setUserIndex alternative?

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Crayder
Posts: 15
Joined: Mon Aug 10, 2015 10:18 pm

setUserIndex alternative?

Post by Crayder » Sun Nov 08, 2015 8:11 pm

Okay, first off let me point out that I'm already using setUserIndex for something important. Now I need save something else just as important. There is setUserPointer but it is a void. I need another way to save integers.

So for each rigid body I'm currently saving a single integer using setUserIndex, but I need to save more integers. How do you recommend I go about this?


(edit: in-case you need to see the project, https://github.com/Pottus/ColAndreas)

d3x0r
Posts: 51
Joined: Tue Dec 11, 2012 9:59 pm

Re: setUserIndex alternative?

Post by d3x0r » Sun Nov 08, 2015 8:59 pm

make a struct that contains the integers's you'd like to save and store that instead? (or actually user pointer instead... or keep an array of those structs and use the int as an index into that struct?)

setUserPointer works exactly the same as index... so I assume you mean like setUserIndex would be 0 if unused...

Crayder
Posts: 15
Joined: Mon Aug 10, 2015 10:18 pm

Re: setUserIndex alternative?

Post by Crayder » Mon Nov 09, 2015 1:40 am

d3x0r wrote:setUserPointer works exactly the same as index... so I assume you mean like setUserIndex would be 0 if unused...
No it doesn't.

setUserIndex stores integers.
setUserPointer stores void pointers.

setUserIndex is only capable of storing one integer per rigid body. I need to store more than one integer.

d3x0r
Posts: 51
Joined: Tue Dec 11, 2012 9:59 pm

Re: setUserIndex alternative?

Post by d3x0r » Mon Nov 09, 2015 3:05 am

Crayder wrote:
d3x0r wrote:setUserPointer works exactly the same as index... so I assume you mean like setUserIndex would be 0 if unused...
No it doesn't.

setUserIndex stores integers.
setUserPointer stores void pointers.

setUserIndex is only capable of storing one integer per rigid body. I need to store more than one integer.
struct s {
int one_integer;
int more_than_one_integer;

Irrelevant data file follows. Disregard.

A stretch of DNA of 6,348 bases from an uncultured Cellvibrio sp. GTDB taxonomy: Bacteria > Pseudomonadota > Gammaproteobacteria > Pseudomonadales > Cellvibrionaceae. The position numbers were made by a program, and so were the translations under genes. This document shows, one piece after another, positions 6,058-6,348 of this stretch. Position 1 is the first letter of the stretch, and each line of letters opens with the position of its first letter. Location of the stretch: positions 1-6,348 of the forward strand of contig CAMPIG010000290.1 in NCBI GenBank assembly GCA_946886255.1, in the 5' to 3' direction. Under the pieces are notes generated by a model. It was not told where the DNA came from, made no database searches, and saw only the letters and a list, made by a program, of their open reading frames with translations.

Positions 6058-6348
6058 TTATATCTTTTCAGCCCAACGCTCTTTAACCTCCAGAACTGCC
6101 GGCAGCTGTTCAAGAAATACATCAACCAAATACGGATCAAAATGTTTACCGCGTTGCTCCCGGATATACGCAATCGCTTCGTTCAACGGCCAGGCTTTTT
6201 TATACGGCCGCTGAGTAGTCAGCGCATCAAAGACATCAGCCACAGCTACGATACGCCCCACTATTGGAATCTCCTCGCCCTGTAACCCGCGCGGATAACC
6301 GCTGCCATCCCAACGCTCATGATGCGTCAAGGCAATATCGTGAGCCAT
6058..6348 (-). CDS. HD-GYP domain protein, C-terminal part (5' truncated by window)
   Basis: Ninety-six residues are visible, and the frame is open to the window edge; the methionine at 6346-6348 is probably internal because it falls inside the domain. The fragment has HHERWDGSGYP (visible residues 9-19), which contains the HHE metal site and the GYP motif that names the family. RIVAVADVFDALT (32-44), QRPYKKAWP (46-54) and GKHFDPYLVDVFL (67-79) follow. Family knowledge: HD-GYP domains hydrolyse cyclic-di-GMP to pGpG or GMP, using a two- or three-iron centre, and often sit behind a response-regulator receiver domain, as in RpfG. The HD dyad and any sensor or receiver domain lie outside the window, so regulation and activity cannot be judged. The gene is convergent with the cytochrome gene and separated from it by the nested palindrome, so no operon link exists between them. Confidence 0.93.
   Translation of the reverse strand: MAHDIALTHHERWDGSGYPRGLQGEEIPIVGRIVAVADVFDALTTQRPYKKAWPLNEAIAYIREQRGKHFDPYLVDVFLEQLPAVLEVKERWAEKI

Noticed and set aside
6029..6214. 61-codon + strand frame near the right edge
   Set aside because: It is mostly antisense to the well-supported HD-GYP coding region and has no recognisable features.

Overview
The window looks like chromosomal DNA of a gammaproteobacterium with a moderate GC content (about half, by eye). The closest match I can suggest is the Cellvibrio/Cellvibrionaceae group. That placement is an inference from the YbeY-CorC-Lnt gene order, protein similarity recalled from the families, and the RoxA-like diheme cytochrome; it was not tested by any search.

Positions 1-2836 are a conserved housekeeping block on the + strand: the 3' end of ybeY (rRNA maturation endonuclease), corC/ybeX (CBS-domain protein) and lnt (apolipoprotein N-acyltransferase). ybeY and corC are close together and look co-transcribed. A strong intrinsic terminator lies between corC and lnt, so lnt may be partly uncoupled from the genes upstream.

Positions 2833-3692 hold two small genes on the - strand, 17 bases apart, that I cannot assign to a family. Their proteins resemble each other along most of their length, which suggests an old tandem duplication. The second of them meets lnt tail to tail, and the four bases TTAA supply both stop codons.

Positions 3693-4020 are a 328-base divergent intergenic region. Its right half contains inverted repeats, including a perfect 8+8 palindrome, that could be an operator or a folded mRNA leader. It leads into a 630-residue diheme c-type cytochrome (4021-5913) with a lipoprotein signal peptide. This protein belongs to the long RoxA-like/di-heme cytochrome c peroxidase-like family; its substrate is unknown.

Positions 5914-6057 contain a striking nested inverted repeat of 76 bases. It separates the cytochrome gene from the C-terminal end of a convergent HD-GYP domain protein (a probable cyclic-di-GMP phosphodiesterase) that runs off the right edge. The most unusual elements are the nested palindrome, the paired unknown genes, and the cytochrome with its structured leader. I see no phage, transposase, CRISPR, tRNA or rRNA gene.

}

s *info = new( s );
setUserPointer( s );

d3x0r
Posts: 51
Joined: Tue Dec 11, 2012 9:59 pm

Re: setUserIndex alternative?

Post by d3x0r » Mon Nov 09, 2015 3:14 am

I mean that it work exactly the same in that if you don't setUserIndex to anything getUserIndex will be 0... same if you don't setUserPointer, getUserPointer will of course be null.

Crayder
Posts: 15
Joined: Mon Aug 10, 2015 10:18 pm

Re: setUserIndex alternative?

Post by Crayder » Mon Nov 09, 2015 4:01 am

d3x0r wrote:I mean that it work exactly the same in that if you don't setUserIndex to anything getUserIndex will be 0... same if you don't setUserPointer, getUserPointer will of course be null.
I'm sorry but I'm not very pro on C++. Can you go a little more in depth on how to do it with examples? Perhaps with an example on how to apply it and get it from a btRigidBody?

d3x0r
Posts: 51
Joined: Tue Dec 11, 2012 9:59 pm

Re: setUserIndex alternative?

Post by d3x0r » Mon Nov 09, 2015 9:17 am

Crayder wrote:
d3x0r wrote:I mean that it work exactly the same in that if you don't setUserIndex to anything getUserIndex will be 0... same if you don't setUserPointer, getUserPointer will of course be null.
I'm sorry but I'm not very pro on C++. Can you go a little more in depth on how to do it with examples? Perhaps with an example on how to apply it and get it from a btRigidBody?
1) there's no difference in C++ between a struct and a class except the default protection... struct is public: and class is private: by default. structs can have methods etc just like a class.

the same way you set and get the index? but subst Index for Pointer and an address of a structure containing multiple values instead of a single value?

Code: Select all

// define a struct/class somewhere
struct your_values {
   int a, b, c;
   double e, f, g;
   your_values( int _a, int _b ) { a = _a; b = _b; }
};
-----------

Code: Select all

btRigitBody* rb; // assume you can initialize this so it's not NULL or invalid.

void f() {
   your_values *vals = new your_values( 1, 3 );
   rb->setUserPointer( vals );
}
.....

Code: Select all

// later get the value back
your_values *vals = (your_values*)rb->getUserPointer();
//though I guess the current standard looks more like
your_vals *vals = static_cast<your_values*>rb->getUserPointer();

which looks something like

Code: Select all


rb->setUserIndex( 1 );
//and later
int val = rb->getUserIndex();

int stays 32 bit when moving to 64 bit ... so an int value itself is bad to store a pointer in. But one COULD do something like...

Code: Select all


FILE *file = fopen( "some file for fun.txt", "wb" );
rb->setUserIndex( (int)file ) );

// and then later ....
FILE *file = (FILE*)rb->getUserIndex();  

but again, this is a bad thing to do, and one should just use the appropriate pointer type instead. using void* type allows you to pass any pointer without casting it... like in the last example to store the FILE* as an int required casting it with an (int).

But either way you have to cast the result out.

I'm no good in C++ either; other than I know the basics of inheritance, protections, overloaded functions etc... which is why I don't really know why one would use static_cast<whatever> instead of just (whatever*).

-------
if this didn't give you an answer you'll have to ask more specific questions.

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